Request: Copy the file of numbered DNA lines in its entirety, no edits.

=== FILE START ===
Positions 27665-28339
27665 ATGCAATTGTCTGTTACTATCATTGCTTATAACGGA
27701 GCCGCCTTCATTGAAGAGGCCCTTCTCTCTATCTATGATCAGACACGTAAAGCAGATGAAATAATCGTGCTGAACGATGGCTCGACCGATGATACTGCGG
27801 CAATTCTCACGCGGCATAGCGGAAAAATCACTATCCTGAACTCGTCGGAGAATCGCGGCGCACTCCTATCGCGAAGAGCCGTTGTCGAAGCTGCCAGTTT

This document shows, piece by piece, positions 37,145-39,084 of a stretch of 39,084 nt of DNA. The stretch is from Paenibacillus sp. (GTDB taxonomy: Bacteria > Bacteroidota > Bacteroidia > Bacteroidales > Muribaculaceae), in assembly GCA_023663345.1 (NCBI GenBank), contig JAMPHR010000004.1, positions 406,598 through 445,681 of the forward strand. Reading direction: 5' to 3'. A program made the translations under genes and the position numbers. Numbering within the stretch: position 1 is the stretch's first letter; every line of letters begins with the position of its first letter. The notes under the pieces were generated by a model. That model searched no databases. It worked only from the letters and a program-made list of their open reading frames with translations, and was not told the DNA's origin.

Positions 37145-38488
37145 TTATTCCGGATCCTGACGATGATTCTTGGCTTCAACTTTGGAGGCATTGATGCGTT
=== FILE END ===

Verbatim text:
Positions 27665-28339
27665 ATGCAATTGTCTGTTACTATCATTGCTTATAACGGA
27701 GCCGCCTTCATTGAAGAGGCCCTTCTCTCTATCTATGATCAGACACGTAAAGCAGATGAAATAATCGTGCTGAACGATGGCTCGACCGATGATACTGCGG
27801 CAATTCTCACGCGGCATAGCGGAAAAATCACTATCCTGAACTCGTCGGAGAATCGCGGCGCACTCCTATCGCGAAGAGCCGTTGTCGAAGCTGCCAGTTT

This document shows, piece by piece, positions 37,145-39,084 of a stretch of 39,084 nt of DNA. The stretch is from Paenibacillus sp. (GTDB taxonomy: Bacteria > Bacteroidota > Bacteroidia > Bacteroidales > Muribaculaceae), in assembly GCA_023663345.1 (NCBI GenBank), contig JAMPHR010000004.1, positions 406,598 through 445,681 of the forward strand. Reading direction: 5' to 3'. A program made the translations under genes and the position numbers. Numbering within the stretch: position 1 is the stretch's first letter; every line of letters begins with the position of its first letter. The notes under the pieces were generated by a model. That model searched no databases. It worked only from the letters and a program-made list of their open reading frames with translations, and was not told the DNA's origin.

Positions 37145-38488
37145 TTATTCCGGATCCTGACGATGATTCTTGGCTTCAACTTTGGAGGCATTGATGCGTT